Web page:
Life Without Free Will
Excellent . . . Outstanding for its breadth of research, the liveliness of the writing, and the depth of humanity it conveys * Wall Street Journal * Wonderfully readable ... humorous and warm and humane -- Justin Webb * Today (BBC Radio 4) * Robert Sapolsky explains why the latest developments in neuroscience and psychology explode our conventional idea of Free Will. The book's chock-full of complex and often counter-intuitive ideas. It's also a joy to read. That's because Sapolsky is not only one of the world's most brilliant scientists, but also an immensely gifted writer who tells this important story with wit and compassion. It's impossible to recommend this book too highly. Reading it could change your life * Laurence Rees * In his usual frank and amusing style, Robert Sapolsky argues that free will is an illusion. His stance is both hard to accept and hard to deny. An utterly fascinating topic with mind-boggling implications for human morality -- Frans de Waal, author of Different: Gender Through the Eyes of a Primatologist Fascinating, provocative and profound. This book tackles all sorts of big issues: how the human brain works, what makes us different, and what underlies everything we do. If Sapolsky is right, we might need to rethink justice and law, and for each of us personally, what it really takes to be happy and successful -- Daniel M. Davis, author of The Secret Body Fascinating and challenging - though I'm not sure if I really had a say in the matter * New Scientist * [A] witty, erudite, imaginative and deeply humane new book [The] case that Sapolsky makes for a transition from a criminal-justice system based on blame and retributionto one founded on blame-free rehabilitation is moving and compelling * Literary Review *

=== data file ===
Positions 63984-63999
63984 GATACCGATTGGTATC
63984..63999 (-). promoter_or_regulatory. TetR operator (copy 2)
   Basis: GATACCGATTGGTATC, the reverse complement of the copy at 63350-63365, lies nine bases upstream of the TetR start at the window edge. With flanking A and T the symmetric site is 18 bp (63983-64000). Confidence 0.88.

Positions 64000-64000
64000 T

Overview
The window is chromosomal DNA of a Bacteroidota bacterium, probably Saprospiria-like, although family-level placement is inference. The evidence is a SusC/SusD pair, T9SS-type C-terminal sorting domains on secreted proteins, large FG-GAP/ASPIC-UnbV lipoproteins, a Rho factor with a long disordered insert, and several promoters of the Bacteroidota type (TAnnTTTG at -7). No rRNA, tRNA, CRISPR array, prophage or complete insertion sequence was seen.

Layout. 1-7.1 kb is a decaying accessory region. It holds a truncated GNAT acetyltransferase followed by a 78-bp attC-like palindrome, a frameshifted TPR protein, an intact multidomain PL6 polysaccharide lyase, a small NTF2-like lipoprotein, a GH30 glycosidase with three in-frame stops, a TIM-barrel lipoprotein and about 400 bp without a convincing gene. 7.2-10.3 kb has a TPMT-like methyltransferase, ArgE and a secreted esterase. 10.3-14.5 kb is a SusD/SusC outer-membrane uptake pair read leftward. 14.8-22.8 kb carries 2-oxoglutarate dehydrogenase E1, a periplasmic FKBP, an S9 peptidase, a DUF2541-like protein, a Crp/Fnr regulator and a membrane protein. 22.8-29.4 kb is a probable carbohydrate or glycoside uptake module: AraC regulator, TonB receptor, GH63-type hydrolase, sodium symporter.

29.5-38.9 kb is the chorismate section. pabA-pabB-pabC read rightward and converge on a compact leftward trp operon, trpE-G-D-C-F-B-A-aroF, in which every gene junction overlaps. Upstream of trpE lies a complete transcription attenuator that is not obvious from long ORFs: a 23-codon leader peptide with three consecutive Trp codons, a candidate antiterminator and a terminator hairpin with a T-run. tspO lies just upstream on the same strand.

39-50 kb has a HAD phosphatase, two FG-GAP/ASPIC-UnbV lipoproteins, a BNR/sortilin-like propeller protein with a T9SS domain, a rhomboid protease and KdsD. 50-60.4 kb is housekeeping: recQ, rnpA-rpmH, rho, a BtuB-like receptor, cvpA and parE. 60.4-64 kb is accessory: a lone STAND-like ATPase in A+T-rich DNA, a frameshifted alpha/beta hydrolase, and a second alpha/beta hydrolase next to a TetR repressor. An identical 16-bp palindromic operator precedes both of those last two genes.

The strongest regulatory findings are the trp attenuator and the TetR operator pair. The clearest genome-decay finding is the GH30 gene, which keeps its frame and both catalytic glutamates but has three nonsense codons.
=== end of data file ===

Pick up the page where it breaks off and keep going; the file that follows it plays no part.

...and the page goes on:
Robert M. Sapolsky is a professor of biology and neurology at Stanford University and the recipient of a MacArthur Foundation 'Genius Grant'. His previous books includes the international bestseller Behave: The Biology of Humans at Our Best and Worst, The Trouble with Testosterone, Why Zebras Don't Get Ulcers and A Primate's Memoir.